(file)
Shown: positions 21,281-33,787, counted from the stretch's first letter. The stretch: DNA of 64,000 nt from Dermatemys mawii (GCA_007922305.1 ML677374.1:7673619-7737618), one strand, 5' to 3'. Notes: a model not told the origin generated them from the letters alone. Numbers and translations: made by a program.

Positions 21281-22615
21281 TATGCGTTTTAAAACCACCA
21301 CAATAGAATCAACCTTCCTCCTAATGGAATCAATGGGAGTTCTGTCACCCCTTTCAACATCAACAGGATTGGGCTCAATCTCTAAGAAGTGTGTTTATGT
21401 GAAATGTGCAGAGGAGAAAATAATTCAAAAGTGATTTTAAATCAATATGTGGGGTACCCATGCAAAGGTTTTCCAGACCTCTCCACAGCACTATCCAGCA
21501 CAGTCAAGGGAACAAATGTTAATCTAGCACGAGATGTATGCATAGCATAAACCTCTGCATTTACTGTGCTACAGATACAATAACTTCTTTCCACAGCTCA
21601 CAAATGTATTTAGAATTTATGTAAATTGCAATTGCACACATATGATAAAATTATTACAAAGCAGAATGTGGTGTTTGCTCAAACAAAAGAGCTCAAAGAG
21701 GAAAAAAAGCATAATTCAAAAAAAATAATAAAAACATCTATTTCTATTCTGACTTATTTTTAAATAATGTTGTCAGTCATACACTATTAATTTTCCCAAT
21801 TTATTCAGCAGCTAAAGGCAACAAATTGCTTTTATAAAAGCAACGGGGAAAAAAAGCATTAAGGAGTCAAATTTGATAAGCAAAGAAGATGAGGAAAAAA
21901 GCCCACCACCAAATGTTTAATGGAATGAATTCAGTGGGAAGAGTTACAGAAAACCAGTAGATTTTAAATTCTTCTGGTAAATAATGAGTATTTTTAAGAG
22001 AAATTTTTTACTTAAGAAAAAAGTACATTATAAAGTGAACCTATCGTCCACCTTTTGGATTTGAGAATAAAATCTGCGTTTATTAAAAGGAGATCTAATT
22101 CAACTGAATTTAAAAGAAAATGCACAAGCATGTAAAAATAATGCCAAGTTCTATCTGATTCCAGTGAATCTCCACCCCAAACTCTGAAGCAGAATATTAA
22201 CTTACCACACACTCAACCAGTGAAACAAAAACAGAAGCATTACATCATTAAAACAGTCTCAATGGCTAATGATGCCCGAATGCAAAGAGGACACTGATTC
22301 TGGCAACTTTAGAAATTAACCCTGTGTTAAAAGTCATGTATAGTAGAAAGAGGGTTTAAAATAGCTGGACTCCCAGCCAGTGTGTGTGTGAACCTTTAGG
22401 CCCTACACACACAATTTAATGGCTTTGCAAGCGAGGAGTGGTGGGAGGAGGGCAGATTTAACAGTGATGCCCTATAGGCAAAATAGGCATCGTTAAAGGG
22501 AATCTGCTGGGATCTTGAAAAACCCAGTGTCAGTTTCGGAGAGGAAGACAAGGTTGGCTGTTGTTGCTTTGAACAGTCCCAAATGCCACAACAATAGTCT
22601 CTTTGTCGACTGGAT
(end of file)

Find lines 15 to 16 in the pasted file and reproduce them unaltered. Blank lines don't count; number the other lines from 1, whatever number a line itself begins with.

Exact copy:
22401 CCCTACACACACAATTTAATGGCTTTGCAAGCGAGGAGTGGTGGGAGGAGGGCAGATTTAACAGTGATGCCCTATAGGCAAAATAGGCATCGTTAAAGGG
22501 AATCTGCTGGGATCTTGAAAAACCCAGTGTCAGTTTCGGAGAGGAAGACAAGGTTGGCTGTTGTTGCTTTGAACAGTCCCAAATGCCACAACAATAGTCT